AIDS Treatment activist Jeff Getty died of heart failure Oct. 9 following treatment for cancer that was associated with his HIV infection. He was 49, and was believed to have become infected with the virus in 1980.
Getty was a member of ACT UP San Francisco, which dealt with broad politics and policy, and he helped to form ACT UP Golden Gate in 1990, which focused on treatment and access issues. The later changed its name to Survive AIDS! in 2000 when the first group came to be dominated by AIDS denialists.
Getty came to national attention in the early 1990s during a two-year fight with the FDA to allow an experimental bone marrow transplant from a baboon—which has a natural resistance to HIV—to see if the transplanted cells could fight HIV in a man.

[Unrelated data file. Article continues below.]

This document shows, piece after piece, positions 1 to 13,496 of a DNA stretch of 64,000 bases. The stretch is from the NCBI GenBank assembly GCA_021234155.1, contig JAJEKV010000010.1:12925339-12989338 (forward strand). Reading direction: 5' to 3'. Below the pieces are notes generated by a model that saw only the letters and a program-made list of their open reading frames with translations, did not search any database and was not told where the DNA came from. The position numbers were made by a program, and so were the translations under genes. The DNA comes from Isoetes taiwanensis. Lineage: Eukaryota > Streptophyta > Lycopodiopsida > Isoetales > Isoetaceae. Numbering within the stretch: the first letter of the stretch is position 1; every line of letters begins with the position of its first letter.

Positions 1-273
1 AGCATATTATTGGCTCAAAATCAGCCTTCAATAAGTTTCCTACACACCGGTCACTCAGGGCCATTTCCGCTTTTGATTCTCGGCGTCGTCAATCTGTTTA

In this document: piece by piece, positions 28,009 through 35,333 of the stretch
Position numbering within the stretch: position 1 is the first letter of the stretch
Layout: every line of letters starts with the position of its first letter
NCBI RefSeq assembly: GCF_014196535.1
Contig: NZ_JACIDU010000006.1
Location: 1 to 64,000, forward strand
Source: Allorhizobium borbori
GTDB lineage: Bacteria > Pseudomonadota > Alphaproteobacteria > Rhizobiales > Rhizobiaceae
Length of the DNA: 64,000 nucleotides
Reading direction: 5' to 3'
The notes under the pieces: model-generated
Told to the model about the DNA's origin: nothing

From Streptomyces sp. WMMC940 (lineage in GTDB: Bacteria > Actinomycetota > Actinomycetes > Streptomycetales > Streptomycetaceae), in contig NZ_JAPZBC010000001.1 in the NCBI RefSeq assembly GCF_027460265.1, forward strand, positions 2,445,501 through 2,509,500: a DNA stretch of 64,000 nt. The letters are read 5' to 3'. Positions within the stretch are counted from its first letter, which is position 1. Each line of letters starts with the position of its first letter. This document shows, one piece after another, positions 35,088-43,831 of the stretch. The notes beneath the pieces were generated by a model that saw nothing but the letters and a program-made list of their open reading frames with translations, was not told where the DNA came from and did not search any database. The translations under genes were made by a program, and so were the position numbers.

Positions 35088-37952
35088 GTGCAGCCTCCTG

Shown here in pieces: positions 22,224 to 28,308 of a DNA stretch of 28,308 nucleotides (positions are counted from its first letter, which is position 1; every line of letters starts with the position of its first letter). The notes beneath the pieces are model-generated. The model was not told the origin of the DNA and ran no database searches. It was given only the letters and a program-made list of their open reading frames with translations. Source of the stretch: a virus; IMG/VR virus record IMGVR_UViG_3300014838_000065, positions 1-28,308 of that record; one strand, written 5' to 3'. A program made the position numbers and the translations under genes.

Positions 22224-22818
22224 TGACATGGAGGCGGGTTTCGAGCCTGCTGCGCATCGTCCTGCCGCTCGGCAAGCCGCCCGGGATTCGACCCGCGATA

It was the first time that cells had ever been transplanted into a man from another species. There is ongoing concern that a successful cross-species transplant might also result in new variants of infectious disease that could affect both species.
'That trial reflected the level of desperation at the time,' Steven Deeks, the researcher who conducted the trial, told the Associated Press. 'Jeff was just hanging on to his life. He inspired us that a risky and aggressive intervention was worth trying.'
The experiment, conducted at San Francisco General Hospital in December 1995, did not work. The transplanted cells failed to engraft and become part of Getty's immune system. But he was able to benefit from protease inhibitor therapy that was just becoming available.
Getty moved from the Bay Area to the desert community of Joshua Tree in 2002, where he died. He is survived by Ken Klueh, his partner of 26 years.